So what difference do outsized UAW contracts matter to the Big Three? Locally, Jay Bullock says "machts nichts" citing calculations that bringing the Big Three into line with the Japanese manufacturers would save $800/car. Going back to the last post, I did a back of the envelope calculation for Chrysler/Daimler that seems to bear that out. Of course, if Sherk is right, the legacy burden adds another $500 or so to that figure.
Hardly enough to bother over, says Jay. American cars, he says, are already cheaper than their Japanese counterparts. Certainly it couldn't matter if they were even less expensive? It might. An $800 to $1300 cost difference is significant even if you are already at a lower price point. No rational businessperson would imagine that it is possible to exist with labor costs that are 70% higher than the competition unless your workers are adding some substantial value that the competition's are not.
But here's the larger point. The Big Three are losing money and say they need an immediate transfusion of cash. They want the taxpayers to come up with the money because no one else will. The UAW has made some concessions but the cost of their contracts is still, as we have seen, roughly 70% over the labor costs for the Japanese nameplate manufacturers.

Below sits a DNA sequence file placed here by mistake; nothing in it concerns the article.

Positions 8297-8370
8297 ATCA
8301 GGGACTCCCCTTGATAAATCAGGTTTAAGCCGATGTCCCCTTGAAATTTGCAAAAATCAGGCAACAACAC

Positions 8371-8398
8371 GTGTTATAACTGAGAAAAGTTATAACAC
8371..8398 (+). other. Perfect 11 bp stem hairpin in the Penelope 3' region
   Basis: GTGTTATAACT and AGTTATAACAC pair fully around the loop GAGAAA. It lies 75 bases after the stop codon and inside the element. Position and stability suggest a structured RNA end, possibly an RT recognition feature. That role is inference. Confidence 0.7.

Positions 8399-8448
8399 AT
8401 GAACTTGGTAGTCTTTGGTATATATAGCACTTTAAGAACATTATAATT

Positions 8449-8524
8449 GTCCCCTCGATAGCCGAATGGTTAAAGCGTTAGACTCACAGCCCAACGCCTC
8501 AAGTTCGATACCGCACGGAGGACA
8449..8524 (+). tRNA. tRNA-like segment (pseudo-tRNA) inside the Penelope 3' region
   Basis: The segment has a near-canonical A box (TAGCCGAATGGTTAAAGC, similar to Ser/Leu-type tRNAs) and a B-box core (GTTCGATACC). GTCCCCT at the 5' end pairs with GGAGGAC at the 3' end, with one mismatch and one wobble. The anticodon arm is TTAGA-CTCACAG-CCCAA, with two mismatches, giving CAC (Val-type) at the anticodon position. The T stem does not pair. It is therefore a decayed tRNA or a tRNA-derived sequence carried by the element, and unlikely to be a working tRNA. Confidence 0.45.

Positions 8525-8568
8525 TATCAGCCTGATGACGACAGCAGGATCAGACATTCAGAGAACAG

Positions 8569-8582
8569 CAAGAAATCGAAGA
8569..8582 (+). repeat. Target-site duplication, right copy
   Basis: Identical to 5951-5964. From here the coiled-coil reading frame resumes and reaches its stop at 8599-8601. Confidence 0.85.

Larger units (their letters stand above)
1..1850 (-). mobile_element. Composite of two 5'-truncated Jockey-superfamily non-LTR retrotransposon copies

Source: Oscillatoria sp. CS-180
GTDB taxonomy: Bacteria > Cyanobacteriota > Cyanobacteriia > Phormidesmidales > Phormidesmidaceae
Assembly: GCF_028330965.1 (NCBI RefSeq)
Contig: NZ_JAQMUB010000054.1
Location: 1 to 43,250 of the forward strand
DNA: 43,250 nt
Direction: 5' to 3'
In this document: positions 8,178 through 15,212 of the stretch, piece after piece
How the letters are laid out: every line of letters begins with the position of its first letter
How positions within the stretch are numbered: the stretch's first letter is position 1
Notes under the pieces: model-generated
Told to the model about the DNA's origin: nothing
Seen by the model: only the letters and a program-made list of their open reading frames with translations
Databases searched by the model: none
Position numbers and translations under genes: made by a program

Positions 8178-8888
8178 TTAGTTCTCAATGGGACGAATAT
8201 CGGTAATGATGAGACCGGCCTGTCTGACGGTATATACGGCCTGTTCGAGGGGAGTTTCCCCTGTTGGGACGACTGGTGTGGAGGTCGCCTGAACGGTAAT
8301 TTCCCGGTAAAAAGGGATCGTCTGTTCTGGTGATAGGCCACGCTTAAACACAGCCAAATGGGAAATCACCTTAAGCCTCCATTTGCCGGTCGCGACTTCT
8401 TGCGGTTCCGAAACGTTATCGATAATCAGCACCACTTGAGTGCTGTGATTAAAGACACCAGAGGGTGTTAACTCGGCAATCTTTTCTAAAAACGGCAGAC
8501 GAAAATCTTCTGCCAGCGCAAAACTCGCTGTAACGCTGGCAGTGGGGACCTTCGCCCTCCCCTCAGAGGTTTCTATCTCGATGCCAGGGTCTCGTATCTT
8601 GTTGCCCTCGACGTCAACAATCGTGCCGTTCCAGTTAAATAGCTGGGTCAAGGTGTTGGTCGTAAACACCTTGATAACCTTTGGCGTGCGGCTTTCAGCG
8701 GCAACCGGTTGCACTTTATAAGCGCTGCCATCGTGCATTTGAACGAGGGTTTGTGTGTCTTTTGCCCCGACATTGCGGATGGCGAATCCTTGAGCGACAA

But let's look at the excess labor costs. The UAW says it is making concessions. But, again, by a back of the envelope calculation using Chrysler Daimler numbers, let's see what that extra $800/vehicle means. Daimler/Chrysler sold 4.7 million units in 2006. $800/unit is almost 4 billion dollars annually. If the impact is the same for Ford and GM, then noncompetitive labor costs are costing the Big Three $12billion each year and the cost of deferring labor concessions for two years (as the UAW insists upon) could be as much as $24 billion even as, if Sherk is right, the legacy costs are untouched.
It could be more. It could be less. But, when we are talking about - at least initially - $ 25 billion in loans that no rational creditor would make (otherwise there would be no need to come to DC), the deferral of concessions to 2011 is material. The UAW is, in effect, asking the taxpayers (most of whom are earning substantially less) to give them a few more years of benefits their employers can no longer afford.
So Jay wants to be taxed to permit people whose compensation is twice his to continue to enjoy their unaffordable contract for a while longer.
What's the matter with Bay View?
I concede that the Big Three's problems are not limited to ill advised labor contracts. They have too many salaried employees (who also may be paid too much), designed lousy cars and have too many dealerships. They are a mess. But I do think that all of it is rooted in the same problem and that's where we'll start tomorrow.